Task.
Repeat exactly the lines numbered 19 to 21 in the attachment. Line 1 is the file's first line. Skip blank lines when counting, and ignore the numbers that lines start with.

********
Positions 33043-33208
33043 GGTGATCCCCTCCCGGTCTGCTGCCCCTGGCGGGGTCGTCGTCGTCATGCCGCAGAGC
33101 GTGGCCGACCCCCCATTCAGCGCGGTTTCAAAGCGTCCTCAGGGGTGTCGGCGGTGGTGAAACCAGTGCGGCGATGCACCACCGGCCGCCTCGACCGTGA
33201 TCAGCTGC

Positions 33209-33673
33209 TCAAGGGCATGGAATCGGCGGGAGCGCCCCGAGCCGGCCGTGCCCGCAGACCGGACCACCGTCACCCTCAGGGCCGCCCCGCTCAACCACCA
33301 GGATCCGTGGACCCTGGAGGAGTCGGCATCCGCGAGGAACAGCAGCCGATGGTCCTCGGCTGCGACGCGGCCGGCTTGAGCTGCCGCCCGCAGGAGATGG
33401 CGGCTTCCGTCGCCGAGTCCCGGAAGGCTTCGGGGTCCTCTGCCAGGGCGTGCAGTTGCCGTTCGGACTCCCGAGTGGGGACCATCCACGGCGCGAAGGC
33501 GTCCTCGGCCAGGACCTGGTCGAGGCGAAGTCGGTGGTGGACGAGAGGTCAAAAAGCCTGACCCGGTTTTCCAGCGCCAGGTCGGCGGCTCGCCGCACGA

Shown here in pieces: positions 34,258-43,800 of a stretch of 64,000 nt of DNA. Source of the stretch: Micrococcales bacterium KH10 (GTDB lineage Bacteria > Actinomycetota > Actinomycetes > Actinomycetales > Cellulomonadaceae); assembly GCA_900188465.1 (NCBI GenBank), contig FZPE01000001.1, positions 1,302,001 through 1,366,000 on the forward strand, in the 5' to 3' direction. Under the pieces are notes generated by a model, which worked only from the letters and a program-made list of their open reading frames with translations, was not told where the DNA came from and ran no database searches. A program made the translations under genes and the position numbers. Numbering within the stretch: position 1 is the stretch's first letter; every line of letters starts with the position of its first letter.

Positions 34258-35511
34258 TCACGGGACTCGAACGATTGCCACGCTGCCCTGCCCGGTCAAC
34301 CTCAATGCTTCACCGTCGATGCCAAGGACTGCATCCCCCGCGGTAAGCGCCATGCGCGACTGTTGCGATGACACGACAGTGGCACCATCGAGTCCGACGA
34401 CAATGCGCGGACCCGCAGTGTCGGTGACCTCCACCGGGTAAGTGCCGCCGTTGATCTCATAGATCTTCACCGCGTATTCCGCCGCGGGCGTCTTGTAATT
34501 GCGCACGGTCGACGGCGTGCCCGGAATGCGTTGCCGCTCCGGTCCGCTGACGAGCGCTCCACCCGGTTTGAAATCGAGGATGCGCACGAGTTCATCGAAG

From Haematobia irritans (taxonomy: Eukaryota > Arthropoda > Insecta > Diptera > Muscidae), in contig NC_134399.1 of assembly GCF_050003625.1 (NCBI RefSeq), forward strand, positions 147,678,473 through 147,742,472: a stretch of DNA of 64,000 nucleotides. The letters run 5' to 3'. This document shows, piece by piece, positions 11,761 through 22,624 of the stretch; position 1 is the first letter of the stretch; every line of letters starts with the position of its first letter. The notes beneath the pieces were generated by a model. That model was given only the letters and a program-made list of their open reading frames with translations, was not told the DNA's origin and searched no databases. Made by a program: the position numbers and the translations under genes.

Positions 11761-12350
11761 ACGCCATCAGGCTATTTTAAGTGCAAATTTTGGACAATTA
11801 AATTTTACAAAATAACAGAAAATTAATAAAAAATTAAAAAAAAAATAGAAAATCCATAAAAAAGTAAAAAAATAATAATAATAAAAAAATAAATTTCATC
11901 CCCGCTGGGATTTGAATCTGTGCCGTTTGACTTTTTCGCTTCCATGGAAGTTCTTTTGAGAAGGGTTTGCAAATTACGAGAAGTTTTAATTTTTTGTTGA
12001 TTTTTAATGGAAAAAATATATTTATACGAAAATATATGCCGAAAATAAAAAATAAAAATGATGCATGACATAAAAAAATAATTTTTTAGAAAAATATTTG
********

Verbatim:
11801 AATTTTACAAAATAACAGAAAATTAATAAAAAATTAAAAAAAAAATAGAAAATCCATAAAAAAGTAAAAAAATAATAATAATAAAAAAATAAATTTCATC
11901 CCCGCTGGGATTTGAATCTGTGCCGTTTGACTTTTTCGCTTCCATGGAAGTTCTTTTGAGAAGGGTTTGCAAATTACGAGAAGTTTTAATTTTTTGTTGA
12001 TTTTTAATGGAAAAAATATATTTATACGAAAATATATGCCGAAAATAAAAAATAAAAATGATGCATGACATAAAAAAATAATTTTTTAGAAAAATATTTG